A four-page informational report was presented to the city’s Finance and Management Committee Tuesday. It was requested by two council members following a series of fires along Interstate 580 in Oakland and ongoing encampment fires on Caltrans property within city limits.
"It’s extremely concerning," Oakland Fire Department spokesperson Michael Hunt said. "The skyrocketing rate of these over the last four or five years has completely shifted where resources are needed and where they should be going forward."
KTVU found there are at least two encampment fires a day in Oakland and the total estimated cost to battle them tops $1 million.
There are typically two engines and eight firefighters who respond and remain on scene for a little more than an hour, the report said.
Each incident is estimated to cost $1,245. That means at the Wood Street encampment, there has been about $78,441 in total costs to respond to those fires.
"It not only speaks to the housing and homelessness crisis that the entire state is facing but it also speaks to the fact that cities are just not getting their arms around the issue," Hunt said.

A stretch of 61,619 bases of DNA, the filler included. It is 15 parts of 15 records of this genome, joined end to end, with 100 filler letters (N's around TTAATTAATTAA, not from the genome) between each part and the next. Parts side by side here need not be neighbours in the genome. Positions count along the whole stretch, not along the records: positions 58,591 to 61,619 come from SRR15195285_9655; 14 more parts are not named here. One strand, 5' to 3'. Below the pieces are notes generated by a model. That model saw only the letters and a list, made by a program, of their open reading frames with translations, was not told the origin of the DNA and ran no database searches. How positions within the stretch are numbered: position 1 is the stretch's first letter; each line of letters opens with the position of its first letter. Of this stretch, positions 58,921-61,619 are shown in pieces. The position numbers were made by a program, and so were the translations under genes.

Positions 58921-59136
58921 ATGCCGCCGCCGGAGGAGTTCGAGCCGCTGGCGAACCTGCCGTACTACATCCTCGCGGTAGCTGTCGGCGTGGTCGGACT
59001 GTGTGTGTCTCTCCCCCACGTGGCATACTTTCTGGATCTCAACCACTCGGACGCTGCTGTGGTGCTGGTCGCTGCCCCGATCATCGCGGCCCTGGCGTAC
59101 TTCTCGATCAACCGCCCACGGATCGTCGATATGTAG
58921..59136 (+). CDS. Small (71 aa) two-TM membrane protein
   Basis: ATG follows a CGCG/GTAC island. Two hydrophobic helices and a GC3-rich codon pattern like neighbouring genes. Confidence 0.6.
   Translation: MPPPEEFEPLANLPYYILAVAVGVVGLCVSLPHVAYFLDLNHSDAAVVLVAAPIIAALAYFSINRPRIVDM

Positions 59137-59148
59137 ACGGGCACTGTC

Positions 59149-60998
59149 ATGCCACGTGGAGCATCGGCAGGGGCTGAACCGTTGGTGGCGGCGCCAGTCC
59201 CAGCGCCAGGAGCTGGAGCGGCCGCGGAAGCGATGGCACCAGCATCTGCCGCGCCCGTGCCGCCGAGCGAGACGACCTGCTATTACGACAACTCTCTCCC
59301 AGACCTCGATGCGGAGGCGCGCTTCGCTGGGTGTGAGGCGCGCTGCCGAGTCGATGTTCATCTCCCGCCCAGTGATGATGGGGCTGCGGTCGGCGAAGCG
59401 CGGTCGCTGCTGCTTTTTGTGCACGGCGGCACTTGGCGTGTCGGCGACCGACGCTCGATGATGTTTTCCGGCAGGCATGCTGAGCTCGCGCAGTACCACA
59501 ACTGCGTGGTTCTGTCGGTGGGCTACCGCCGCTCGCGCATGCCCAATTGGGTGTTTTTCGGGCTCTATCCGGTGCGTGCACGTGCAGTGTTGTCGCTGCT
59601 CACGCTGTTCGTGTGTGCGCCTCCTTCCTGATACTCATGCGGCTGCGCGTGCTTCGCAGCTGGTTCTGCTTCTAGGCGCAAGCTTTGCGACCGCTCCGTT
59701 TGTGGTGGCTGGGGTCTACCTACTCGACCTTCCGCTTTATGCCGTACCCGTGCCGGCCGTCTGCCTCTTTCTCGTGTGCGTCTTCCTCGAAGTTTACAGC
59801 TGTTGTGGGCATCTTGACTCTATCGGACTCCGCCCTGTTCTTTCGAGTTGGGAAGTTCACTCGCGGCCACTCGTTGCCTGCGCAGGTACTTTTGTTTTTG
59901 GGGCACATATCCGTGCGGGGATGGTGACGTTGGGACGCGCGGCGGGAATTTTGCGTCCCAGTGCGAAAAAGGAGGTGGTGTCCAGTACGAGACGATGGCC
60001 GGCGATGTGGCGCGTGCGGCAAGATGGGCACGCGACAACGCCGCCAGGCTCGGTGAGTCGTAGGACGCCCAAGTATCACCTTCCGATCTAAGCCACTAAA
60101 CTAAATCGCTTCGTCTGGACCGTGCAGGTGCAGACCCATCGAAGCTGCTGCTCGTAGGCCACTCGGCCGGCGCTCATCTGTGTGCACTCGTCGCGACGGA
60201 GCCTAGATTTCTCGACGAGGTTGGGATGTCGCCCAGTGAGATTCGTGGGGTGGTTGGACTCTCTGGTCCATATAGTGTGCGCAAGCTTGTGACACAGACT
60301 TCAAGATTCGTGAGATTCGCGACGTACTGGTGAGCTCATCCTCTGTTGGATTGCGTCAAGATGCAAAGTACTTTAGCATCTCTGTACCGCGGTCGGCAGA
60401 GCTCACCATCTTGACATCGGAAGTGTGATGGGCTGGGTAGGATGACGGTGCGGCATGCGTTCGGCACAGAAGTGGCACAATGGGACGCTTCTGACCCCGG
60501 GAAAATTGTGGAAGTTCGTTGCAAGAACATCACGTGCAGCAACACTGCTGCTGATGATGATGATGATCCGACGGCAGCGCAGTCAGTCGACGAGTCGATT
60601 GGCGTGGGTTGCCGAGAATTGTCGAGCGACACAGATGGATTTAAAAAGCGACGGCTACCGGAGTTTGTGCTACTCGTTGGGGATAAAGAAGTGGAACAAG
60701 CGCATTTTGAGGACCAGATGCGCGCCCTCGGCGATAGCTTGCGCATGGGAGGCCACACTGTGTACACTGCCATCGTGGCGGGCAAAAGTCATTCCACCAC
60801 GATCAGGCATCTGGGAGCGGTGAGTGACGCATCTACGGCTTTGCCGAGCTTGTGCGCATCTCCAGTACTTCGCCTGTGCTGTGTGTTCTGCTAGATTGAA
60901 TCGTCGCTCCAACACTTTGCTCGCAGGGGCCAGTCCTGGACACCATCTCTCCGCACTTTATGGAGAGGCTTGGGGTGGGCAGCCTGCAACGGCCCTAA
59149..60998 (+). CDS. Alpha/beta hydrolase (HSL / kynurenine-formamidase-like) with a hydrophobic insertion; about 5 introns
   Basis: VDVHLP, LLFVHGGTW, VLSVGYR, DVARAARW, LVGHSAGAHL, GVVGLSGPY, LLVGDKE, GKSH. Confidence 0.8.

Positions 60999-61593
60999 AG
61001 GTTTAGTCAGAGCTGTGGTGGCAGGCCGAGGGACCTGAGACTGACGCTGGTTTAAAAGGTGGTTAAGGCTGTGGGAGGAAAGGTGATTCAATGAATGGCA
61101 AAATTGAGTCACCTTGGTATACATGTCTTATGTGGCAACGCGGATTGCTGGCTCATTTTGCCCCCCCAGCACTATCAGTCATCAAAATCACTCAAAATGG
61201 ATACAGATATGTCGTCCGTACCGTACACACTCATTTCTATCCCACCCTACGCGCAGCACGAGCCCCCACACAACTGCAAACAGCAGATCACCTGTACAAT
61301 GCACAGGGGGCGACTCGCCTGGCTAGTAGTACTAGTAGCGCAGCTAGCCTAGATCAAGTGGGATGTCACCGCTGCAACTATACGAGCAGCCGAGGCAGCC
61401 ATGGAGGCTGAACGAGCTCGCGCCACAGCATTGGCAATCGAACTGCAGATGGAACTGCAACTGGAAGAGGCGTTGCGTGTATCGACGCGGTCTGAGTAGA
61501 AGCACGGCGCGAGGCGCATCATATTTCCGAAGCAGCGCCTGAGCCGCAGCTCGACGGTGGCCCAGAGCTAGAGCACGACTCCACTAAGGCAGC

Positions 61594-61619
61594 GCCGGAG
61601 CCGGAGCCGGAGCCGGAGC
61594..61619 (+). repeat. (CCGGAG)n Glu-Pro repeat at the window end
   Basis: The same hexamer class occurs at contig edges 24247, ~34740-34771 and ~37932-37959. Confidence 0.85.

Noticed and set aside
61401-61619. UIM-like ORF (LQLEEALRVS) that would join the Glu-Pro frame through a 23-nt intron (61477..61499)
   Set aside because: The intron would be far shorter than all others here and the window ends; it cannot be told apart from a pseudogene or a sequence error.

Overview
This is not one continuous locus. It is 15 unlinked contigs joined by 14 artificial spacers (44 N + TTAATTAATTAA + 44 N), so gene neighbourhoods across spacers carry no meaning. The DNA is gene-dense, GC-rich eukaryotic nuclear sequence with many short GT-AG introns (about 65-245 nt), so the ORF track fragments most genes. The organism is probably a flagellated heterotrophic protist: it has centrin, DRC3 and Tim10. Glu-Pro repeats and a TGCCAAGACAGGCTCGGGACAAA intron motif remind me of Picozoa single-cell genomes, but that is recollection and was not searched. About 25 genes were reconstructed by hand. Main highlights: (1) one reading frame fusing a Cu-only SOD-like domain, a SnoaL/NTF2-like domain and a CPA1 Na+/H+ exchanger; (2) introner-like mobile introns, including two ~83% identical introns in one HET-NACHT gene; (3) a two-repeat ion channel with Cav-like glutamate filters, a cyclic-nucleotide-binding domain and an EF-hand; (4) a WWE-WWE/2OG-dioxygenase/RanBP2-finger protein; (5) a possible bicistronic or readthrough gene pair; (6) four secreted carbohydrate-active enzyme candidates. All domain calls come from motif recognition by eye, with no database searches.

There has also been an increase in fires along the freeway, oftentimes caused by overheating cars, dry vegetation and arson.
Since last October, there have been 62 freeway fires costing the city more than $77,000 to respond.
Some Oakland council members accused Caltrans of not doing its job to reduce fire risk, clear brush, debris and hazards along the highways and on its properties.
"The Caltrans properties are in a state of risk and lack of maintenance every day, all the time," Finance and Management Committee Chair Rebecca Kaplan said. "Your properties are in a dangerous condition and you have been negligent in failing to clean them."
At least two other fires nearby were ruled arson.
And another incident was considered accidental along I-580 near Seminary Avenue, when a car caught fire and spread to the hillside vegetation. It took 70 firefighters several hours to contain the flames.
Vegetation clearing in those areas began in the days following that fire.
The fire department said Caltrans has effectively cleared areas along Highway 24 and Highway 13 considered in the high fire hazard severity zone, but questions if enough attention has been given to other high traffic corridors like 580.
"It’s about ongoing coordination and making sure they’re being responsive when we call to say here are some areas we have concern," Hunt said.
Caltrans told KTVU it could not comment and needed more time to review the report in order to respond appropriately.